within the scope of the district court's ruling that such evidence could be

introduced for the limited purpose of supporting a credit on the obligation of

CTSI to Novatel. Moreover, CTSI argues, as the trial progressed, the district
court broadened its initial limitation of product defect evidence to allow for the
admission of such evidence on the issues of (1) the methods by which CTSI
repaired defective telephones, and (2) the existence and cause of delivery
delays. Because, in CTSI's view, Novatel can demonstrate no prejudice
resulting from the district court's admission of product defects evidence, the
court properly denied Novatel's motion for a new trial.

As a general matter, "[d]eterminations of admissibility of evidence rest largely

within the discretion of the trial judge and will not be disturbed on appeal
absent a clear showing of an abuse of discretion." Feazell v. Tropicana
Products, Inc., 819 F.2d 1036, 1041 (11th Cir.1987) (citing United States v.
Russell, 703 F.2d 1243 (11th Cir.1983)). On another occasion, we have
articulated a much more stringent standard, noting that a party seeking a new
trial on the ground that the district court erred by admitting certain evidence
must demonstrate not only that the district court abused its discretion, but "that
the admission of the evidence affected ... substantial rights." O'Donnell v.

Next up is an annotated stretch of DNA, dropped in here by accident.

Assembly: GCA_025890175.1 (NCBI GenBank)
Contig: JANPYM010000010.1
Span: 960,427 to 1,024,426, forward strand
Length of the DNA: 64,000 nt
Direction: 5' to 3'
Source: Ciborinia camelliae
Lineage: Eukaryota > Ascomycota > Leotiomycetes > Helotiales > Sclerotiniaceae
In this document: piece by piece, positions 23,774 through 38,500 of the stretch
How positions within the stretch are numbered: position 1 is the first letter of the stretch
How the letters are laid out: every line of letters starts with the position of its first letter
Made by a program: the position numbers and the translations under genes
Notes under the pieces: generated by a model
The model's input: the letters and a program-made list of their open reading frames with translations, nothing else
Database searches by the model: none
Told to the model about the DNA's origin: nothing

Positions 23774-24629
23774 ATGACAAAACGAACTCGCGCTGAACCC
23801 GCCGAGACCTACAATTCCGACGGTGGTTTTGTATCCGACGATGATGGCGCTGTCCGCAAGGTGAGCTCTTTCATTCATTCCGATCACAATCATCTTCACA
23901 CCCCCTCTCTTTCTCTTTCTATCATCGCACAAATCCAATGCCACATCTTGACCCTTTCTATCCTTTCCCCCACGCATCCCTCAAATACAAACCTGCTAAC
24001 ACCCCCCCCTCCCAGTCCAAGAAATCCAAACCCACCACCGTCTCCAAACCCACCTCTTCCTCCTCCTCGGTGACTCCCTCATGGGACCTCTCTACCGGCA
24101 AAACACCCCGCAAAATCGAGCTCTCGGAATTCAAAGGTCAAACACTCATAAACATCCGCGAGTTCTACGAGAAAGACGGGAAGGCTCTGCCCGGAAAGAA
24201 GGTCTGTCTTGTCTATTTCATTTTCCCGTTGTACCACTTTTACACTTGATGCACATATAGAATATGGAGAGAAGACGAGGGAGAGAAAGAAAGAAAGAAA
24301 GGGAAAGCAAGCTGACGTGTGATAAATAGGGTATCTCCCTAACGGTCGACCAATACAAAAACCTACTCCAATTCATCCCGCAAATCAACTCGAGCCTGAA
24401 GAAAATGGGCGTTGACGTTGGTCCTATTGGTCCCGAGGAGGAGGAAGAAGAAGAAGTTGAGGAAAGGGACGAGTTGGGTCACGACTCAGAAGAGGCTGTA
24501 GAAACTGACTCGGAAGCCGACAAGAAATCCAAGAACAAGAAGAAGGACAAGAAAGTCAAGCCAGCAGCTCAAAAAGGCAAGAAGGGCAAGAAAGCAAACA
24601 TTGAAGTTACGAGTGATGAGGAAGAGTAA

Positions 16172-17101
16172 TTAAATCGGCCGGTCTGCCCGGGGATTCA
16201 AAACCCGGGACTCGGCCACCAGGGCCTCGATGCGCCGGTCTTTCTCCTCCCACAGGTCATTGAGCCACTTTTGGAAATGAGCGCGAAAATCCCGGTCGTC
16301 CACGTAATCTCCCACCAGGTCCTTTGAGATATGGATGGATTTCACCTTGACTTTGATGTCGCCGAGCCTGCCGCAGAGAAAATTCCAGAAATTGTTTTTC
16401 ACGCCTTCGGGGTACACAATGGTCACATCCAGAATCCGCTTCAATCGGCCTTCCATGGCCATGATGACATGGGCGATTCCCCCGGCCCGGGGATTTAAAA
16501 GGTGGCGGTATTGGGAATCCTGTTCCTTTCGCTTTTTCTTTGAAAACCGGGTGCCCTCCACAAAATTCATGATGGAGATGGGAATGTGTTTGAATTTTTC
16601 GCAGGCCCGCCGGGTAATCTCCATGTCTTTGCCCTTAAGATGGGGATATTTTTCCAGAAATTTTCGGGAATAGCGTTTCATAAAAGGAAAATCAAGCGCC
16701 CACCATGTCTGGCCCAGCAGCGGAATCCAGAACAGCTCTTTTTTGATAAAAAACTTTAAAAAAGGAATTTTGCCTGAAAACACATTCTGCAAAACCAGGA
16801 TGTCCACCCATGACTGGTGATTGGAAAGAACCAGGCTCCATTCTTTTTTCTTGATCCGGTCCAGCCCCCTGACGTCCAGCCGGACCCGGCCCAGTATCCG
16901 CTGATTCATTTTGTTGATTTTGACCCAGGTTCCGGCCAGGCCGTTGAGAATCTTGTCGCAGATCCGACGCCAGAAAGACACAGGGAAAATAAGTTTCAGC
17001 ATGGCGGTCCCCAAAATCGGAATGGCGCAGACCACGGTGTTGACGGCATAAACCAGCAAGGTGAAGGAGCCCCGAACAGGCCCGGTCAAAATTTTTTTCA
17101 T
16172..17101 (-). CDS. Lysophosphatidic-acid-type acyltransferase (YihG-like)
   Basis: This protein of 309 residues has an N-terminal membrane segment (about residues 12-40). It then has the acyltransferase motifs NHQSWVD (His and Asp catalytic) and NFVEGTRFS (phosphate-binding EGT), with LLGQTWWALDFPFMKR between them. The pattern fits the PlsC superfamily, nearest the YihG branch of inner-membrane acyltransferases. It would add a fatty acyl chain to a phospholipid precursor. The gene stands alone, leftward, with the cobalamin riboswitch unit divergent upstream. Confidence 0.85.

Georgia Osteopathic Hospital, Inc., 748 F.2d 1543, 1547 (11th Cir.1984).


With these principles in mind, we cannot say that the district court erred by
admitting evidence of products defects in telephones shipped from Novatel to
CTSI. Having reviewed the record, it is clear that, in each instance, the district
court carefully considered the relevance of the proffered testimony before
allowing its admission. No clear abuse of discretion appears.
C. Proof of Damages


Finally, Novatel argues that CTSI's proof of damages was both legally and
factually insufficient. Specifically, Novatel argues that CTSI's proof of lost
profits failed to meet the applicable standard and that the testimony of CTSI's
damage expert was too speculative to have been presented to the jury. We find
no merit in either of these contentions.


In a diversity case, the determination of damages constitutes a substantive issue

which turns upon state law. Hill v. Nelson, 676 F.2d 1371, 1374 (11th
Cir.1982). Consequently, we look to Georgia law in determining the lost
profits, if any, to which CTSI is entitled. See, e.g., Bassett Furniture Industries
v. NVF Company, 576 F.2d 1084, 1088 (5th Cir.1978).4


As this court observed in McDermott v. Middle East Carpet Co., 811 F.2d 1422

(11th Cir.1987), Georgia courts have generally shown reluctance in awarding

lost profits to developing business ventures. See, e.g., Radio of Georgia, Inc. v.
Little, 129 Ga.App. 530, 199 S.E.2d 835, 838 (1973) ("[R]ecovery for lost
profits is not generally allowed for injury to a new business with no history of
profits.") (quoting 22 Am.Jur.2d Damages Sec. 173); Molly Pitcher Canning
Co. v. Central of Georgia Railway Co., 149 Ga.App. 5, 253 S.E.2d 392, 397
(1975). The rationale underlying this rule is that " 'evidence of expected profits
from a new business is too speculative, uncertain, and remote to be considered,